a) Local evaluations: Evaluation allows determination of the needs, strengths and weaknesses of the group being evaluated. It requires considerable effort both on the part of the evaluators and those being evaluated. Generally, a report on the activities of the department, or laboratory, is prepared before the evaluation, and supplied to the evaluators weeks in advance; thus there is less time spent on establishing background facts. In evaluating individual departments, the evaluation is rather detailed, in that individual workers are likely to have their work evaluated. Here we are concerned with evaluation of research activity. However, it may be that not all teaching faculty members are interested in a major research career; only those who wish to compete as researchers need to be included. Others will make their career largely as teachers. The emphasis has to be on means of facilitation of research on the part of those who are interested.

Hostile criticism is essentially never productive. For one thing, it may be hard to know the reasons for failure on the part of a particular researcher. Very often the researcher will do better when conditions are better. Sometimes the researcher’s ideas are routine, and in this case the researcher is likely to deserve a lower level of funding.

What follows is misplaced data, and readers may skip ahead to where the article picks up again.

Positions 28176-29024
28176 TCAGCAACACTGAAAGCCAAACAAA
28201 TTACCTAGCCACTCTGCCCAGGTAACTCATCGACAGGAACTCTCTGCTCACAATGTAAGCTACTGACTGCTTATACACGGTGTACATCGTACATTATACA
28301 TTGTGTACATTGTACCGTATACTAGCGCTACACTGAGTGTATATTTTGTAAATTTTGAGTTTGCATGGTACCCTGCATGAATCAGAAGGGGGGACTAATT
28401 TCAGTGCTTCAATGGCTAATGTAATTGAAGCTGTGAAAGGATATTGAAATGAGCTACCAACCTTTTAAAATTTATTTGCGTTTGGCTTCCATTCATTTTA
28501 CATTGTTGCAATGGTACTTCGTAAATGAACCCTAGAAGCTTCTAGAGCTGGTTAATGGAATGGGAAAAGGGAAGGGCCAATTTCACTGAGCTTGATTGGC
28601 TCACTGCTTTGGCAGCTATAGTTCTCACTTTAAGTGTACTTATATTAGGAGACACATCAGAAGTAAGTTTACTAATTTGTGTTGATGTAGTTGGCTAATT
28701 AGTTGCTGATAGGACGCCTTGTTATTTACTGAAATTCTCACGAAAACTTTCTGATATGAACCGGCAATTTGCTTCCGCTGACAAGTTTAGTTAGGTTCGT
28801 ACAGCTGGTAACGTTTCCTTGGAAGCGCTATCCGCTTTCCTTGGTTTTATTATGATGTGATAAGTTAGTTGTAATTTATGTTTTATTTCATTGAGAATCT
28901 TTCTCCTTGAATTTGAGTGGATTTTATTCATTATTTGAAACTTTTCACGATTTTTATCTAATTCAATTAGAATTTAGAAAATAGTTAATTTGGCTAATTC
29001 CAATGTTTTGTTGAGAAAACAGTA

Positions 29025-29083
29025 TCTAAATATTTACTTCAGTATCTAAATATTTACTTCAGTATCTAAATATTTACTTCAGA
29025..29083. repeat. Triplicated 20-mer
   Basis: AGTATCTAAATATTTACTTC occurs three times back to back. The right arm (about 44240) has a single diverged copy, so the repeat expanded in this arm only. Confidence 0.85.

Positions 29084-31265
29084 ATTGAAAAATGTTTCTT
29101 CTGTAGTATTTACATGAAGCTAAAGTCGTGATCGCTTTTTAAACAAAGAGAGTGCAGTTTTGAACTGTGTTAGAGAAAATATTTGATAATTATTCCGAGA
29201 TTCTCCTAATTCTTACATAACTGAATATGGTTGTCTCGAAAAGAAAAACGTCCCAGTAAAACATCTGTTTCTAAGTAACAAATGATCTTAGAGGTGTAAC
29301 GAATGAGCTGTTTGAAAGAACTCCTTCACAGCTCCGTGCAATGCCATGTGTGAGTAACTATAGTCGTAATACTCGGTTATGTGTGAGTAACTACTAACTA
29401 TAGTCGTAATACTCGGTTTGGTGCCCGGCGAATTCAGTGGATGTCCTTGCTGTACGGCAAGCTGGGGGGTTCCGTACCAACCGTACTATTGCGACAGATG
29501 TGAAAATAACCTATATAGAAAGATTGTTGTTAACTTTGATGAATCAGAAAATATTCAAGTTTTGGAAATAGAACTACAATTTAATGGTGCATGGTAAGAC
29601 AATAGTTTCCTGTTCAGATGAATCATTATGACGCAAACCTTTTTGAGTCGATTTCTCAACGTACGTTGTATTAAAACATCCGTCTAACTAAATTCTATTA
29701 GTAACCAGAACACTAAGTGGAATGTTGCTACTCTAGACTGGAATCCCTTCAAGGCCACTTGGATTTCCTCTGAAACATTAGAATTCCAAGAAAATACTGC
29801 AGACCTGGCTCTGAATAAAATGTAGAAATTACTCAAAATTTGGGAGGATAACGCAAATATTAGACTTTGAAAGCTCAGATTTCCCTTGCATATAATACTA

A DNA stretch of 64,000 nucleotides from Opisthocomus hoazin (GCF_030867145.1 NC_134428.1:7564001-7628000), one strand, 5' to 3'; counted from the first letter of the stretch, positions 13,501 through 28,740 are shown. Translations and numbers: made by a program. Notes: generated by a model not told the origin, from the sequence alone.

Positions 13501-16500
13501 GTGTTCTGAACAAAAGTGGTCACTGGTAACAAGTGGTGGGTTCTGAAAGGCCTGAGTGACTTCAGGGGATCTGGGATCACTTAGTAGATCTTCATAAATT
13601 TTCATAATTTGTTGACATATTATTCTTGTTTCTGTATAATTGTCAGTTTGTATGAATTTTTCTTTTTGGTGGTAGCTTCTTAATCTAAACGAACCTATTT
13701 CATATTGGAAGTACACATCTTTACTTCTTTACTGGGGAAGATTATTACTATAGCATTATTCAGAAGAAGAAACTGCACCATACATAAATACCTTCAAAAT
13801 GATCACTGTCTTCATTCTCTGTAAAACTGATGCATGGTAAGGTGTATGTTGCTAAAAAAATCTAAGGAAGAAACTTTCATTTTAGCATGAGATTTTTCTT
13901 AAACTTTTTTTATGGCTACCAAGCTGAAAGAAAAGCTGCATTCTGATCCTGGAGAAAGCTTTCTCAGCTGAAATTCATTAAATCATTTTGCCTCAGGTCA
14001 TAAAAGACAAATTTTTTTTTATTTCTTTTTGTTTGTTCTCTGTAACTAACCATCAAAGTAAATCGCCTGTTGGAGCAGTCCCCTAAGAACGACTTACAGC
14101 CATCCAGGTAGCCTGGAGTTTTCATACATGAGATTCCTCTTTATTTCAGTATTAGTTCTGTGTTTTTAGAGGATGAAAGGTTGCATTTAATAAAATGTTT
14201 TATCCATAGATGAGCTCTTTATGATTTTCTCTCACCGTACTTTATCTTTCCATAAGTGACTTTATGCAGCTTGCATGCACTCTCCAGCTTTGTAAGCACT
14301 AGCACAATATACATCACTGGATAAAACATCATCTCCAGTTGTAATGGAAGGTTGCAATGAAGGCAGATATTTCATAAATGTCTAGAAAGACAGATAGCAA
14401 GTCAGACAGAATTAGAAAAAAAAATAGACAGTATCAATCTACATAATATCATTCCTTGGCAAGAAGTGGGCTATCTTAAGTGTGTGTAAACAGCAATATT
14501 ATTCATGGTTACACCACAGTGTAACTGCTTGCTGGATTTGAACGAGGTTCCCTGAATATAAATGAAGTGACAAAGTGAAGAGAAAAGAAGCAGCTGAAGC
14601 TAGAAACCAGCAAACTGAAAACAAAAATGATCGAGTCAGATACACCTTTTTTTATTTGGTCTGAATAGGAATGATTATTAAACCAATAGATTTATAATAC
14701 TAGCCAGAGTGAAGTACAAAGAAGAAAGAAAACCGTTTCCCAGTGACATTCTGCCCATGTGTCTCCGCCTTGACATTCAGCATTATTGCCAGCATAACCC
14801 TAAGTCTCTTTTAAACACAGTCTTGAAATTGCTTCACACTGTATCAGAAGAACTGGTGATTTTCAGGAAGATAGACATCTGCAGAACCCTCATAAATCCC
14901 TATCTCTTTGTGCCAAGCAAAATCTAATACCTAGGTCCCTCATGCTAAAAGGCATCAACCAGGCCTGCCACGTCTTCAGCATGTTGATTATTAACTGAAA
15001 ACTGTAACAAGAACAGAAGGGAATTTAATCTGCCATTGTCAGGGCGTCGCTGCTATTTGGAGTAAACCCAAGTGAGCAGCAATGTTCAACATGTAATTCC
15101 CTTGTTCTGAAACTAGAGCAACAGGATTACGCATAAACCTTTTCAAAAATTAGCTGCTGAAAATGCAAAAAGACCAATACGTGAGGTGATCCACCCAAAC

The report of the evaluation committee can be used by members of the department or other group being evaluated to back up requests for resources, to learn what experts think of their efforts, and to help decide how to move forward productively. Great caution should be used by administrators in using the report to withdraw resources from those given lower ratings in the evaluation report; however, if the report is to have any use, some degree of reallocation is inevitable. The spirit in which administrators approach this delicate task will have a great deal to do with whether the entire process is seen to be useful by the affected community, thus with the degree of cooperation which is to be expected. If the administrators show lack of sensitivity, negative consequences, with attendant loss of productivity, can result. It may also be that the report suggests changes in administrative procedures, and changes in these may also have to be considered; administrative techniques are a part of any evaluation.